Spain, alongside several other European nations, started vaccinating children aged 5-11 against Covid-19 on Wednesday, in an effort to contain the latest wave of the pandemic and keep schools open.
Germany, Greece and Hungary joined Spain in administering jabs to younger children this week, with doctors reporting strong initial demand from parents amid concerns about the fast-spreading Omicron variant. Austria had already been inoculating children in the 5-11 age group since the European Medicines Agency (EMA) recommended in late November granting an extension for the use of the vaccine developed by BioNTech and Pfizer to include children in that age range.
A number of other EU countries will launch similar vaccination drives in the coming days, including Italy, Portugal, Poland, the Baltic states and the Czech Republic, while others are still finalising their plans.
In France, vaccination has only been approved for 5-11 year olds at risk of developing serious illness, but the government has said it is considering extending it to all children on a voluntary basis.
Spain, which currently has one of Europe’s highest Covid-19 vaccination rates (511 according to Friday’s figures), said it was launching its immunisation campaign for 5-11 year olds with the goal of breaking the chain of infection ‘in family settings, schools and the community, contributing to the protection of the most-vulnerable’. The country has approximately 3.3 million children within the 5-11 age group. Also according to Friday’s figures the incidence rate for all children aged under 11 was at 705.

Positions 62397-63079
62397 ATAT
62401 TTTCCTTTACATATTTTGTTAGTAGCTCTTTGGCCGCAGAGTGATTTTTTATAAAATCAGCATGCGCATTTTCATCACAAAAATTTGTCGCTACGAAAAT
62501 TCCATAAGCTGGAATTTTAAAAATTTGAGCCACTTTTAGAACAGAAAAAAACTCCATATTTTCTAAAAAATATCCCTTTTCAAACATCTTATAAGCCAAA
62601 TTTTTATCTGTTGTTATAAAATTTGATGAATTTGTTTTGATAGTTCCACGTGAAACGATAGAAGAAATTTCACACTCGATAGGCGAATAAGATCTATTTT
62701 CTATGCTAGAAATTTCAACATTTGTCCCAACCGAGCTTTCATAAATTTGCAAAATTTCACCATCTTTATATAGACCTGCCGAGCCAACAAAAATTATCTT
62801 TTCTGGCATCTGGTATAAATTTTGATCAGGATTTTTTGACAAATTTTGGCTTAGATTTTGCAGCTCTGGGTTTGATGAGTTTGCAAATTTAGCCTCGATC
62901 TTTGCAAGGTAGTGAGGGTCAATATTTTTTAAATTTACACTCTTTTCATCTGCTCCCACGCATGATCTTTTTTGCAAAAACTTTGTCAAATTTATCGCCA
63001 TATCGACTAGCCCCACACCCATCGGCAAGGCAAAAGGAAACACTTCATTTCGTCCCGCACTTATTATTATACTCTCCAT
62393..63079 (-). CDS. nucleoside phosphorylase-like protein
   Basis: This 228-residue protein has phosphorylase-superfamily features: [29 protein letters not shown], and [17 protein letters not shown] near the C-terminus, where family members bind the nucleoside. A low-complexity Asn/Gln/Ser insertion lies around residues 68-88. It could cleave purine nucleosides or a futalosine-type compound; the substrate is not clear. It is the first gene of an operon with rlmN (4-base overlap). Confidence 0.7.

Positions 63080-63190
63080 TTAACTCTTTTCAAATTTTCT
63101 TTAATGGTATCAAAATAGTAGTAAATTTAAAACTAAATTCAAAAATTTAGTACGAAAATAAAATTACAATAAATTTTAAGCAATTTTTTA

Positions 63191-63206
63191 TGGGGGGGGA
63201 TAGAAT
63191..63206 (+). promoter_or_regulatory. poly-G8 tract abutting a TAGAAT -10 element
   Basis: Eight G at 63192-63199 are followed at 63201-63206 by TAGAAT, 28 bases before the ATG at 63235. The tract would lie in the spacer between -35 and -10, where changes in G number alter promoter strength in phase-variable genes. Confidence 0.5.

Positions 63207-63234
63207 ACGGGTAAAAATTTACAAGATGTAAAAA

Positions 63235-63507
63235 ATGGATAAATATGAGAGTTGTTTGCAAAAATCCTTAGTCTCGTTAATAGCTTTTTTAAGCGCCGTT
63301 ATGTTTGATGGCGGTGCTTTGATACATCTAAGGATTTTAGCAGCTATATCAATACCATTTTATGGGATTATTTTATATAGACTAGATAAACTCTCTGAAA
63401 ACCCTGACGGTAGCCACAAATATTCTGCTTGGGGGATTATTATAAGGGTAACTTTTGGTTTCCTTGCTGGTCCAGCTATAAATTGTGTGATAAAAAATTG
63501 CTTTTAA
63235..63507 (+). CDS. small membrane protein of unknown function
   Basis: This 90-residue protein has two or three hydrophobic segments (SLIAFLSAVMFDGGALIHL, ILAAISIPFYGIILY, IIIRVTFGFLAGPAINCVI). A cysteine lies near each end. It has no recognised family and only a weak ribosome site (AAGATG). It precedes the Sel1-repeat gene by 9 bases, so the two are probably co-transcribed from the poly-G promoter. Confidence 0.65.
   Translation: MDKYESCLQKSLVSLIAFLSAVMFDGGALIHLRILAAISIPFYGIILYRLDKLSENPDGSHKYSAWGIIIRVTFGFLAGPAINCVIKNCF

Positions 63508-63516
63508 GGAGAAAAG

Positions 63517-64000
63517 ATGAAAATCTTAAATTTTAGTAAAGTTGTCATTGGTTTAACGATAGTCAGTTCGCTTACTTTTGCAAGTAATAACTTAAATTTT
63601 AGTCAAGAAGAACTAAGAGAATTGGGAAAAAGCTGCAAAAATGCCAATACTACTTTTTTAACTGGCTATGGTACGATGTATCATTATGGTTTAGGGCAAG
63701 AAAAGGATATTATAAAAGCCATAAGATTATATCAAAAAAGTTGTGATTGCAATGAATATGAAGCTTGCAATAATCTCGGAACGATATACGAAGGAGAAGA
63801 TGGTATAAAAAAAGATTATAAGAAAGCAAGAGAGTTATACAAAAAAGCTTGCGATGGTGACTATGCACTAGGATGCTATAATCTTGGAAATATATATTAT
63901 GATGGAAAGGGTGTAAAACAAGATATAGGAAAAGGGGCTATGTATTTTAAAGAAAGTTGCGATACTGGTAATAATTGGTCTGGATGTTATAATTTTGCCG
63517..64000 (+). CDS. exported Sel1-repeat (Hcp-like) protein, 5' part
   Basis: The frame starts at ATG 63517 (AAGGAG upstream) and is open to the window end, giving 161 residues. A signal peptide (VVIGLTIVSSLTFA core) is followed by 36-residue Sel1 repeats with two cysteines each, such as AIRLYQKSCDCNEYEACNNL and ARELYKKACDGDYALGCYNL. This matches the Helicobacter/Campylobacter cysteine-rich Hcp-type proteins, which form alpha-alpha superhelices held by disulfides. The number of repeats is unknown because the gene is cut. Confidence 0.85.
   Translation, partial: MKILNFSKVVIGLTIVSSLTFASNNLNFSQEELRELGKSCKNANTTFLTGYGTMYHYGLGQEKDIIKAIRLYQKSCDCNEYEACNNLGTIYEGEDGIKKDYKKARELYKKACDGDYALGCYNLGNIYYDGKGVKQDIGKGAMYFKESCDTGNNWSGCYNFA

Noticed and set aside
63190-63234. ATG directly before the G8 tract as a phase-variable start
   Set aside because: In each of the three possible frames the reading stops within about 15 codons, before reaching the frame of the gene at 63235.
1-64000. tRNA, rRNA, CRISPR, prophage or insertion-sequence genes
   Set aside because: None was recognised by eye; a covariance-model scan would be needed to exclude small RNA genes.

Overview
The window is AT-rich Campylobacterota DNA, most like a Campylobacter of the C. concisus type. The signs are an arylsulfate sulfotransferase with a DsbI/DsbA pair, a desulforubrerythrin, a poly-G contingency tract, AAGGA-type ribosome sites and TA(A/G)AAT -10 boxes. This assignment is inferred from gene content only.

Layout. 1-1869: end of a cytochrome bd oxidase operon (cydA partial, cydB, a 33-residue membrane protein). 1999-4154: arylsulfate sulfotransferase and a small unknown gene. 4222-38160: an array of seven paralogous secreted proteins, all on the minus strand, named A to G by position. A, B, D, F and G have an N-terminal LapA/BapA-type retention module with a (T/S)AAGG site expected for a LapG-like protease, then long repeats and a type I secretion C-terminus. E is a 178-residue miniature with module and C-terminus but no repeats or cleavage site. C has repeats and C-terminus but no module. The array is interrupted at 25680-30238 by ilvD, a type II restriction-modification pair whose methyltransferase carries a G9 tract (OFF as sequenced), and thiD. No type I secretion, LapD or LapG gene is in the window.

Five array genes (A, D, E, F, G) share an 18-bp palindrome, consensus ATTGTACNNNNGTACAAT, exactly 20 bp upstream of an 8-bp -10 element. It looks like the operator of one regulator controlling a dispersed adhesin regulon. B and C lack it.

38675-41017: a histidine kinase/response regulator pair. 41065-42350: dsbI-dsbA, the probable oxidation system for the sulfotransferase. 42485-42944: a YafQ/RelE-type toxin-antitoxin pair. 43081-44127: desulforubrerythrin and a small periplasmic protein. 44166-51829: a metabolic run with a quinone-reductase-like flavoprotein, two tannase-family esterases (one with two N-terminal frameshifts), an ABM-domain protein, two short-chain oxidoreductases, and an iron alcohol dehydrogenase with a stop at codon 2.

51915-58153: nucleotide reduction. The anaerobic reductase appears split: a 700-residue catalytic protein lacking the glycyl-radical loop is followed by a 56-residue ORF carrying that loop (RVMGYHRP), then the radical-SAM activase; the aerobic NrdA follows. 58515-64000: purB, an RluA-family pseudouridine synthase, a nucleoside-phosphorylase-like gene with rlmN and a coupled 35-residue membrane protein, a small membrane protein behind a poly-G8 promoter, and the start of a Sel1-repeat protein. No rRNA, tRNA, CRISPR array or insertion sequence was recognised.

A survey published by Appinio found that 74% of Spanish parents of 5-11 year olds wanted to get their kids jabbed.
Hoping to spur take-up, the Spanish government has also released a television commercial showing kids getting the shot so they can ‘help end the virus and protect the elderly’.
The EMA stipulated that for children aged from 5 to 11, the dose would be lower than that used in people aged 12 and above. As with the older age groups, however, two injections are to be given, with the second jab being administered eight weeks after the first. The aim is to increase the immune response and to have all children aged 5-11 inoculated in a short space of time with at least one dose.
The vaccine from Pfizer-BioNTech, known as Comirnaty, comes in a paediatric vial with an orange cap to distinguish it from the purple-capped vials for older ages. Children can be vaccinated with the authorisation of just one parent. In the event of disagreement, the case will be sent to court.
British authorities are still assessing whether to approve jabs for the 5-11 age group, with a decision likely before Christmas. The United States began vaccinating children at the start of November, and nearly 20% of children aged 5-11 have already received a dose.
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📺 @CarolinaDarias 🔊Las vacunas han salvado, salvan y seguirán salvando vidas.— Ministerio de Sanidad (@sanidadgob) December 15, 2021
✔️ Hoy es un día muy importante. La vacunación pediátrica supone un hito fundamental para atajar la pandemia #COVID19 #YoRegaloVida #YoMeVacunoSeguro pic.twitter.com/GPJY027JgJ
🔴 Desde el 15 de diciembre las niñas y niños entre 5 y 11 años podrán recibir la #VacunaCOVID19— Ministerio de Sanidad (@sanidadgob) December 14, 2021
✔️ Para abrazar sin límite
✔️ Para ayudar a acabar con el virus
✔️ Para proteger a las personas mayores #YoRegaloVida #YoMeVacunoSeguro pic.twitter.com/Zo5Ngy1QD7